The 3 Sangria Recipes You Absolutely Need

Staff Writer
Red, white, and classic: you can't go wrong with a glass of sangria

Photo Sasabune Omakase Modified: Flickr/erin/CC 4.0

We made it our mission to find three knock-your-socks-off sangria recipes, all great for summer sipping.

It was a tough assignment, but somebody had to do it. We made it our mission to find three knock-your-socks-off sangria recipes, all great for summer sipping. We looked for different (and unexpected) ingredients, but every sangria also had to meet one higher purpose: it had to taste awesome.

Here are the fruits of our labor:

Lillet Blanc Sangria
Lillet is a fortified wine often served as an apertif on its own. It’s about $18 per bottle and adds richness to your sangria. This recipe suggests chopping your fruit first (peaches, apples and oranges) and letting it sit in half the white wine and Lillet Blanc for a couple of hours in the fridge. It also calls for blood orange soda for sweetness and fizz. Click here for the complete recipe. Of course, with sangria, you can always mix things, swapping out fruits or sodas or just using flat juice instead.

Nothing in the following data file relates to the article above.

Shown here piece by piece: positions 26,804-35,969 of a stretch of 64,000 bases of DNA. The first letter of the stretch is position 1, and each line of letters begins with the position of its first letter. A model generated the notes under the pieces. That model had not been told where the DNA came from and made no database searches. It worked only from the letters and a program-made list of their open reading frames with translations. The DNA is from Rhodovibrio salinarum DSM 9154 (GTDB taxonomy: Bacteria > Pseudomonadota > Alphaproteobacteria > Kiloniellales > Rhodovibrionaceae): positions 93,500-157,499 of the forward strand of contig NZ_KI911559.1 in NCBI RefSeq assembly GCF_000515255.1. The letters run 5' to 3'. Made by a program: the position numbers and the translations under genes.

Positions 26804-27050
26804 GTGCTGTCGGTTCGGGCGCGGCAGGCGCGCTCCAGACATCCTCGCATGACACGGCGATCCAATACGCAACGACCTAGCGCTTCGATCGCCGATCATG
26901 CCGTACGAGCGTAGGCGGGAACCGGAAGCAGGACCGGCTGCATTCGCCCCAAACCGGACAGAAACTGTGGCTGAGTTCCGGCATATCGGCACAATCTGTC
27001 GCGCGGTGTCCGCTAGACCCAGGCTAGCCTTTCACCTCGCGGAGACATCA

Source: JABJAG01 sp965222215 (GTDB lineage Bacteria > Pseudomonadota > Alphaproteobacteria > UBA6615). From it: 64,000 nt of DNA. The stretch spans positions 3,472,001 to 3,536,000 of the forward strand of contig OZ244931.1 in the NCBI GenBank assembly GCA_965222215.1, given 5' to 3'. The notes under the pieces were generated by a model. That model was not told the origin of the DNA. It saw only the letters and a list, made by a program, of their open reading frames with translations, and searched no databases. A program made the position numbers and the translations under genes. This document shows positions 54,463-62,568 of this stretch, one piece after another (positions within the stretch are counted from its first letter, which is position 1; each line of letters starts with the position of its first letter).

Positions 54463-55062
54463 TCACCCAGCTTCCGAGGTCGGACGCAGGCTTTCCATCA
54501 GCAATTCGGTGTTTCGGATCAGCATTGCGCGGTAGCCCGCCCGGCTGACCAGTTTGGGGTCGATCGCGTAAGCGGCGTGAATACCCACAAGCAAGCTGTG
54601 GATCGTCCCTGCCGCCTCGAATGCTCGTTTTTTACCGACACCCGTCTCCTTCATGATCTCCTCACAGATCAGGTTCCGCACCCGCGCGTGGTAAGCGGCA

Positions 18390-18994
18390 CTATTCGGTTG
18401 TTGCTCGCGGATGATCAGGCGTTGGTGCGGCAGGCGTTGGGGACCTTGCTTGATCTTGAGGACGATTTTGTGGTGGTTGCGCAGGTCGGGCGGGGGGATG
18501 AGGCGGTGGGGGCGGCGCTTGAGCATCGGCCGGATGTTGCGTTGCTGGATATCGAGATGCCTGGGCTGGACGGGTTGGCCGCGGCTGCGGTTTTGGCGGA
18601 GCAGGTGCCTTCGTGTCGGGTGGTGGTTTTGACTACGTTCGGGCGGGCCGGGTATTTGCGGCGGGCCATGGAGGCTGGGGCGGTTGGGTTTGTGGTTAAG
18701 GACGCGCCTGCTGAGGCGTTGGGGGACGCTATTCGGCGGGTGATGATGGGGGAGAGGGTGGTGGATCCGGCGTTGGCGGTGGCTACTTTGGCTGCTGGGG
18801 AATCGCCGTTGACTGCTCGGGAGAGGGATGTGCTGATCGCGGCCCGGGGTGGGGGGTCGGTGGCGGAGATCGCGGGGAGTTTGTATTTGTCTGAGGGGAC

Icewine Sangria
The sweetness of this delicious dessert wine makes it a great ingredient for sangria. We found a recipe that combines three parts of your favorite icewine, one part brandy, and two parts unsweetened cranberry juice. If you’re making it a glass at a time, which might be wise considering icewine can run you $50 a half bottle, put these ingredients over ice first. Add a squeeze of lime, a little splash of grenadine and club soda to taste. Grapes, frozen or unfrozen, make the perfect fruit for this drink, but cherries, or other berries would work well, too. Click here for this and more Icewine recipes.

Classic Sangria
Traditionalists will want to stick to this basic red sangria recipe from Epicurious. It’s got no fizz, just dry red wine, fresh OJ, lemon and orange slices, water, brandy, and Cointreau. It requires a little simple-syrup action on the burner to dissolve the sugar in the liquor and can be made by the pitcher. Click here for the complete recipe.

Remember, the nice thing about sangria is you can modify, tweak, add stuff you like and spice it up anyway you want to. After all, it’s essentially a wine punch, with fruit, a little sweetness, and something strong like brandy for a kick. It can be white-, red-, or rosé-based or even spritzy with soda or Cava. However you whip it up, it’s a sure summer crowd pleaser.

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